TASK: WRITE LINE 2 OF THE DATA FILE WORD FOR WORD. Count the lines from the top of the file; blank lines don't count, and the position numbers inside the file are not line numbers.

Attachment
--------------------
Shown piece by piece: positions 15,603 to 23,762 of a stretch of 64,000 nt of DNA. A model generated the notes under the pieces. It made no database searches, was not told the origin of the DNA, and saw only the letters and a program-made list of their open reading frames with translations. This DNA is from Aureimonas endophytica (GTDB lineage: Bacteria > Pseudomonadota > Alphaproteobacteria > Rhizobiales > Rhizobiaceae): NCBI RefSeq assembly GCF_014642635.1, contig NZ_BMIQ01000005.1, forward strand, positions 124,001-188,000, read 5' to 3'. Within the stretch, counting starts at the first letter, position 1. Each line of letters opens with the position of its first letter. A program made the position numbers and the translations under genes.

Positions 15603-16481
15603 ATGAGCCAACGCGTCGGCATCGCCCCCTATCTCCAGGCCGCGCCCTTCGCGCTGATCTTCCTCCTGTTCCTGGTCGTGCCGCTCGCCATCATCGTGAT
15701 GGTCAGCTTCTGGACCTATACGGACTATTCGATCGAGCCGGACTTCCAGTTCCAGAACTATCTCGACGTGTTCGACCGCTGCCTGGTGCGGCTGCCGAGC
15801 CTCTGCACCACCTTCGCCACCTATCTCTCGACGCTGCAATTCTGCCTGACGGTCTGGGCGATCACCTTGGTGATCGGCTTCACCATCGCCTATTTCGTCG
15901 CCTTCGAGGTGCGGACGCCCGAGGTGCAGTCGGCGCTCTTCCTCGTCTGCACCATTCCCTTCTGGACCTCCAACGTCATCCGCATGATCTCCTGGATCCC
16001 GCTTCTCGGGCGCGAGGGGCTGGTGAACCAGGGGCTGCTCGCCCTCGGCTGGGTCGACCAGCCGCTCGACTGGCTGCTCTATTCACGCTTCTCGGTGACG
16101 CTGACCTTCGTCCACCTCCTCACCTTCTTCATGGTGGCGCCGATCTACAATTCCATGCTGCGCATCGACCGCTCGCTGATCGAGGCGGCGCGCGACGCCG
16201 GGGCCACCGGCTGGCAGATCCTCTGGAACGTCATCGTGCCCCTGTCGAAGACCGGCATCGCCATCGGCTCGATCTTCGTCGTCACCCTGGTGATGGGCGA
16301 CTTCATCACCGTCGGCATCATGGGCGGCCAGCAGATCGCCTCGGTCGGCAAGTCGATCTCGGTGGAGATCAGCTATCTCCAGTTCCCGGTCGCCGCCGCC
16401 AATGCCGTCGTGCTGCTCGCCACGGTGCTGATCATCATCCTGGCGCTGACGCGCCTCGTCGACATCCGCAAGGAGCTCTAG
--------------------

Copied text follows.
Positions 15603-16481